Unification of Italy: Pros and Cons
After the Congress of Vienna Italy consisted of six separate states. Controversy over whether or not Italy should be unified stirred up during the mid to late 1800’s. The unification of the Italian states was an ongoing debate for quite some time. During the years of the debates people found the unification to be positive change, a negative change, and some had different opinions for their own certain reasons.
Those who agreed that Italy should be unified argued that Italy would not survive in the separated states, would be vulnerable to invasions, and would ultimately be weaker overall. Giuseppe Mazzini, an attorney who was exiled from Piedmont and wanted Italy to be unified so that he could return to his home said, “Unity, because without unity there can be no true nation, and without unity there is no strength.” (DOC 1) People for unification believed the combining of Italy states would be beneficial in the end. Vincenzo Gioberti, a priest from Piedmont, said, “The benefits Italy would gain from a political confederation under the moderating authority of the pontiff are beyond enumeration…would increase the strength of the various princes without damaging their independence; it would remove the causes of disruptive wars and revolutions at home, and make foreign invasions impossible. (DOC 3) Some civilians of these states also agreed that the unification of Italy would be just fine. Jessie White Mario, an English journalist who is obviously an opinionated individual being in the field of journalism said, “…Italy would have been free from foreigners, would have been free, independent, and united, had not monarchy stepped in and substituted the petty longings of dynastic ambition for the great national aim.” (DOC 9) On the other hand, some people felt that the unification of Italy would not bring success, but failure.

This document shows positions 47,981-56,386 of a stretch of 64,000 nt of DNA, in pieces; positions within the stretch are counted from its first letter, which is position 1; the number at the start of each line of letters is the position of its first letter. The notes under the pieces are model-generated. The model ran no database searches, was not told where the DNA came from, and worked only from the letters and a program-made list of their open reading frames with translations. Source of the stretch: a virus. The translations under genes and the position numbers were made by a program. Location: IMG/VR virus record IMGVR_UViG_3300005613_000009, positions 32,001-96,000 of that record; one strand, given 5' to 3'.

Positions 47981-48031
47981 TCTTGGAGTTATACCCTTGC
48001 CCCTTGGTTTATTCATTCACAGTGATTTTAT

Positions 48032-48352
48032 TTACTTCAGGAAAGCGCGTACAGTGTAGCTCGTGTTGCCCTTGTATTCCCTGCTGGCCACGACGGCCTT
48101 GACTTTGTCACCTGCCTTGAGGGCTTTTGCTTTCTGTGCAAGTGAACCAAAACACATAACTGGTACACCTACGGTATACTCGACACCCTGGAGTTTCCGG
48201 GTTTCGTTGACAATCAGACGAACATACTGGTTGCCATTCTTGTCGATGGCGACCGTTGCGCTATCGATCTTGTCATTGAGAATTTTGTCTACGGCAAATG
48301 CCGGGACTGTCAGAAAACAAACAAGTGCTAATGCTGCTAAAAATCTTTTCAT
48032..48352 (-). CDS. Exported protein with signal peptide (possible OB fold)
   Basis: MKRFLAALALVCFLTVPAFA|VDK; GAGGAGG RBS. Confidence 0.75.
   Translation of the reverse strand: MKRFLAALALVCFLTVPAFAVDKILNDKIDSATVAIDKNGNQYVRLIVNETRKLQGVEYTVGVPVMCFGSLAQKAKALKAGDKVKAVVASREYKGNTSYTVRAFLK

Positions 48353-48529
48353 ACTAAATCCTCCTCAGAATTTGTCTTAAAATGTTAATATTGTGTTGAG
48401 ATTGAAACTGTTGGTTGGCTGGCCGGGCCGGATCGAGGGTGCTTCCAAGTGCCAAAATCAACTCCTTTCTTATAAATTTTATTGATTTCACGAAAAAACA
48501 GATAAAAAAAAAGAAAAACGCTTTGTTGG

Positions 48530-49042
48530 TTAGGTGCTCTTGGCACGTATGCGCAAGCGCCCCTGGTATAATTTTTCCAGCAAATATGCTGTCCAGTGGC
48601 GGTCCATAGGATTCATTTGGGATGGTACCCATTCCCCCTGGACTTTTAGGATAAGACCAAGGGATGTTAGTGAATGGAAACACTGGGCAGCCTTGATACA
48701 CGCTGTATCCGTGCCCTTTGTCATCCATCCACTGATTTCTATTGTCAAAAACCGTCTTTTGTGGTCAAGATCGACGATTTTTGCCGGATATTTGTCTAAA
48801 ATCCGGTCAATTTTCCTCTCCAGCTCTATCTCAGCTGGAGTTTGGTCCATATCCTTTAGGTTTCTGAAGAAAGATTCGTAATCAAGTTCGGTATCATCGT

Those who were against Italy becoming a united country felt that the individual regions of Italy were...
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